COLUMN: Ludacris to bring misogyny to campus

By John Bambenek

The black community is unfairly targeted in many locations, including this town, because the color of their skin is interpreted to be a sign of criminality. This targeting by an apparent minority of local police officers is indefensibly wrong. The idea that just because someone is black means that they are a criminal is immoral in the first degree.

That is what makes Ludacris’ act so invidious. His music, and those of “artists” like him, glorifies criminality and misogyny. The seeming majority of rap music, arguably the largest contribution of black entertainment in this country, goes far in creating and solidifying the harmful stereotypes that the black community wants to get rid of.

I know many black people and not one acts anything remotely likely the jokers who parade around on B.E.T. Many are honest and hardworking people. It is those people who suffer the most when Ludacris helps enforce harmful stereotypes against black people.

Let’s analyze some lyrics to prove the point. One song titled “Move Bitch” includes lyrics such as the following: “But I’ma tell you like this bitch, you better not walk in front of my tour bus.” Then there are songs like “Pimpin’ All Over the World”.

In fact, one of the few songs he’s ever done that didn’t talk about pimping, being a criminal, or murdering someone was when he did the theme song for the John Madden 2000 video game.

The problem is, with rap music being as ubiquitous as it is, it serves as one of the few points of contact between whites and blacks. Segregation still takes place but it is bilateral, and often the result of self-segregation. Because of this segregation, people like Ludacris end up being “ambassadors” from their community, and they aren’t painting a very good picture.

The objectification of women in rap music is a well known phenomenon. In fact, many black women are starting to speak out against it. Music from white people suggesting that women are nothing more than sexual play toys for men would never be tolerated, for obvious reasons. When Oprah had the audacity to call Ludacris to task for his music and objectification of women, almost the entire rap community cried foul. I know for a fact black men do not, as a class, look at women as they are portrayed in rap music. It’s too bad rap music enforces that stereotype despite reality.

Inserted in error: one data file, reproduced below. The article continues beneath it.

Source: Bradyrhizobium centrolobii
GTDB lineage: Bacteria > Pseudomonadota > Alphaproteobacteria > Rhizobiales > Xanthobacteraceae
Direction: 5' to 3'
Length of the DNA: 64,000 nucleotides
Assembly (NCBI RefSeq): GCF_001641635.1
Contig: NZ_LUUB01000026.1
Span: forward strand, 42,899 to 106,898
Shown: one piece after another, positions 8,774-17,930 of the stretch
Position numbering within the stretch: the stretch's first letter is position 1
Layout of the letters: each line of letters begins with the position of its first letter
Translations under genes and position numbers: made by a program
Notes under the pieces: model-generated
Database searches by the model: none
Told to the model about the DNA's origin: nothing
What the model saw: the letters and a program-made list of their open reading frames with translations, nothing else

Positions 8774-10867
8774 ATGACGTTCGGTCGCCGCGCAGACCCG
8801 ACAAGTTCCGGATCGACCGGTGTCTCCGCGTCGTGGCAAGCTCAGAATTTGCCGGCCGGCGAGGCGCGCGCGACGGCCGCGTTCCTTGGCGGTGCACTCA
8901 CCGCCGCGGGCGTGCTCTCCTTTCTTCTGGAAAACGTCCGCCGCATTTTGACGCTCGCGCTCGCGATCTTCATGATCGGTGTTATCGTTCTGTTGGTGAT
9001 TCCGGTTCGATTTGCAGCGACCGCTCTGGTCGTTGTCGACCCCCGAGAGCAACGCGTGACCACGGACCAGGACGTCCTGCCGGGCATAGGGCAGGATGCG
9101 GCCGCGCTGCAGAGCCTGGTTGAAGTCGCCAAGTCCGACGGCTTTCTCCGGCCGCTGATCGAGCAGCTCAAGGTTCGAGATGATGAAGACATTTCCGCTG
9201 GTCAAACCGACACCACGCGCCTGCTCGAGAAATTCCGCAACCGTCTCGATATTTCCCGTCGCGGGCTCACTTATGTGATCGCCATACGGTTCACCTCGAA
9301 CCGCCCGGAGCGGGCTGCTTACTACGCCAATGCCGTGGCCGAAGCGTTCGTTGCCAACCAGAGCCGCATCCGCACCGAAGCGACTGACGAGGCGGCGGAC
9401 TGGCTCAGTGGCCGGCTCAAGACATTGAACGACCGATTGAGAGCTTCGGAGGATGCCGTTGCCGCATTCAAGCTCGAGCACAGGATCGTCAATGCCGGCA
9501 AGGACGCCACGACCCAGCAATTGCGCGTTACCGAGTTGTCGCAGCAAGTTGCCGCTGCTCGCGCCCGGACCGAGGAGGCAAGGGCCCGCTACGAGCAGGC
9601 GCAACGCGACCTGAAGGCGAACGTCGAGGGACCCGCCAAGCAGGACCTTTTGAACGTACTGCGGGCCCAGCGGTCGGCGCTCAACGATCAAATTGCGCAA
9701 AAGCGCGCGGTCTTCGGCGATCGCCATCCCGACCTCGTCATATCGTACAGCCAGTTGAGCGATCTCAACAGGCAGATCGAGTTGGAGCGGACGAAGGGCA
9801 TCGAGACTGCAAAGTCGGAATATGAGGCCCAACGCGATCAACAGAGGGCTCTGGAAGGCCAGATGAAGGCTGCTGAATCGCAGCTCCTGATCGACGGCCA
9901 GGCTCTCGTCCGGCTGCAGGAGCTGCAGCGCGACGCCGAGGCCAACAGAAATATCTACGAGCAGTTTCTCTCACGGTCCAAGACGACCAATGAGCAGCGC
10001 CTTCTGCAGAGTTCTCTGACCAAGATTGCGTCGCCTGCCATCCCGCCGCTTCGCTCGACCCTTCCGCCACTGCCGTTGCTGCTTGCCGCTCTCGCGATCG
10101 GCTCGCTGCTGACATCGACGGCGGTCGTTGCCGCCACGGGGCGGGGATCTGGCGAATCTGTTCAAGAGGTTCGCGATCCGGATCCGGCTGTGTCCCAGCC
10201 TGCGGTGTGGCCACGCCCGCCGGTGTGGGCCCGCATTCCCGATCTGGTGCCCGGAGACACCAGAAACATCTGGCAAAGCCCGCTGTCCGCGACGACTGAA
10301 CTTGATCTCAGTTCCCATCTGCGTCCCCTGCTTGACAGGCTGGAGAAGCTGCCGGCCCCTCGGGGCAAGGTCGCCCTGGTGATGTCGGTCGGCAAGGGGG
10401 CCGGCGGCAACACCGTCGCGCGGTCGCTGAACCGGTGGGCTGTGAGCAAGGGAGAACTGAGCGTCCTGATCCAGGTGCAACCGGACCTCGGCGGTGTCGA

Of course, some will immediately label my criticism as racism. First, these sentiments aren’t any different than those voiced by Oprah Winfrey or Bill Cosby. Second, using the charge of “racism” as a club to beat back legitimate speech serves only to undermine the cause of those who are truly suffering from racism. It’s called “crying wolf.”

As a demonstration of how ludicrous the charge has gotten, I point to the song “Ridin'” by Chamillionaire. The short list of the crimes depicted in the song is: murder, driving under the influence (drugs and alcohol), drug possession, reckless driving, weapons violations and bribery. The point of the song is that the police are racially profiling, not actually trying to enforce the law against shooting up the neighborhood. There is a deep irony in the song and I’m afraid it was probably unintentional.

If the black community wants to get rid of racial stereotypes, why is it the idols that come from that community are all singing about their glorious thug lives spent pimping and killing? The days of Aretha Franklin are long gone, apparently.

Ludacris, it’s like this. Like it or not, you are a representative of the black community. While you’ve been making songs that suggest how awesome you are and how much play you have gotten, you’ve been doing damage to the community you’ve come from. Perhaps it is time to give back to that community. Use your stage to defeat the harmful stereotypes of the black community, not enforce them.